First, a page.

Town obtains water license
By: Tammy Rollie
| Posted: Wednesday, Apr 16, 2014 11:23 am
Okotoks residents can drink up knowing their community now has enough water to support a population of more than 30,000 people.
The Town obtained a water licence that will supply it with an additional 85,037 cubic metres of water per year, enough for 30,549 people based on the current water consumption of 285 litres per capita daily.
Before the licence was acquired, the Town was supplying its approximately 26,634 residents with enough water for a community the size of 29,700 residents, said Rick Quail, Town of Okotoks municipal manager.
“We’ve been working on this licence for well over a year to get it through process,” he said. “It provides for another 800 additional population growth.”
The Town of Okotoks originally anticipated providing water for no more than 30,000 people after a previous council established a population cap. The cap was lifted in 2012, putting the Town in a desperate position to establish more water licences to meet and exceed its growing population.
The Town is currently in negotiations with the City of Calgary with hopes to connect to the city’s water pipeline in the Bow River upstream of the city.
Mayor Bill Robertson said the Town recently joined forces with the Towns of Cochrane, Chestermere, Strathmore and Airdrie, which are seeking the same partnership. The four communities have an interim agreement with the City for water/sewer services, he said.
Robertson expects Okotoks will reach a potential agreement with Calgary early in the fall.
In the meantime, the Town received approval for the water licence on April 4, previously used for irrigation purposes, from Alberta Environment and Sustainable Resource Development.
The announcement was made at the Okotoks town council meeting on April 14.
Quail said the licence will be utilized between May and September only so the water will remain in the river seven months of the year.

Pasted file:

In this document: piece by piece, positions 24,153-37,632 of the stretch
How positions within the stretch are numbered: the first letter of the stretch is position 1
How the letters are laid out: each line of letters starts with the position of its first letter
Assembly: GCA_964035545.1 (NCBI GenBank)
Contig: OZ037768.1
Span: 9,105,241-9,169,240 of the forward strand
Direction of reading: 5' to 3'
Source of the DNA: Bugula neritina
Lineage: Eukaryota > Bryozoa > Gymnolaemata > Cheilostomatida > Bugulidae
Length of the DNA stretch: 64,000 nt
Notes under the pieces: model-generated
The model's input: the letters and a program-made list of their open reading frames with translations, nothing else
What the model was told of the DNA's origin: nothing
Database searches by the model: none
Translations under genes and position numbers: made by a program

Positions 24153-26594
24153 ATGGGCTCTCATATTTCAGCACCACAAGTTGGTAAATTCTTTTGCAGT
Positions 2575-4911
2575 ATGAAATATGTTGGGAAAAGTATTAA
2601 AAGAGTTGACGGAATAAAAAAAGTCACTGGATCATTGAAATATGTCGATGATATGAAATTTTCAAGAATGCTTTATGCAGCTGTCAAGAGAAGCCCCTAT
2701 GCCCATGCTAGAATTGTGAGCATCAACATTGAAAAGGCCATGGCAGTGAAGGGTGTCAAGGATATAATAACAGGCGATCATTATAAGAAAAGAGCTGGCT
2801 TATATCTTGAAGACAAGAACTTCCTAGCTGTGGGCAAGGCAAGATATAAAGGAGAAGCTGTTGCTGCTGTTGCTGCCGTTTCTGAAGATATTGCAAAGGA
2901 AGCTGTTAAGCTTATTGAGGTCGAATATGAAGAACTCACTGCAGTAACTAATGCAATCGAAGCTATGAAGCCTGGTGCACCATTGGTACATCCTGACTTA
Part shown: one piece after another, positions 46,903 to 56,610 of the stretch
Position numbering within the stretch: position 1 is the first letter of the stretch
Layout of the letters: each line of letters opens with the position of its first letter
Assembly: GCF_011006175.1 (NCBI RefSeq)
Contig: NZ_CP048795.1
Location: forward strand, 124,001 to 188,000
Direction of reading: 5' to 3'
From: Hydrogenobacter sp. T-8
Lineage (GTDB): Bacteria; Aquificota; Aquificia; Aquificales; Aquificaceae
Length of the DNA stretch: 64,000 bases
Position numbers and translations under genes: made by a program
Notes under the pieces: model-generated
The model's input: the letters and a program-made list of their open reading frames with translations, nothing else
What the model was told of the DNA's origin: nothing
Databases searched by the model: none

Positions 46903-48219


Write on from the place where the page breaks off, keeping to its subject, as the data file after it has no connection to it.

“It works nicely with our consumption patterns,” he said, adding water consumption often peaks in the summer.
In its effort to reduce water consumption in Okotoks, the Town established a short-term consumption goal of 285 litres per capita daily, or less, which it’s currently meeting.
The Town’s long-term target for water consumption is 275 litres per day by 2017.
In addition to encouraging citizens to lower their water consumption, the Town strives to reduce its waterworks leak rate of five per cent or less.
Quail said 2013 was a remarkable year for Okotoks when it came to water use. It was at its lowest in years at 259 litres per capita per day, he said.
“We believe it’s an anomaly and greatly influenced by the abundance of natural precipitation,” he told council.
Robertson said he is impressed with the actions so many residents are taking to reduce their water consumption and expects that will continue.
“I’m confident that our citizens will step up to the plate,” he said.
Robertson told council he established his own goal of water reduction by committing to only use his rain barrels to water his yard this spring and summer.
More water licences are currently in the works for the Town, with four currently in negotiations, said Robertson.
The most recent licence will supply adequate water to the town for another two years worth of growth, he said.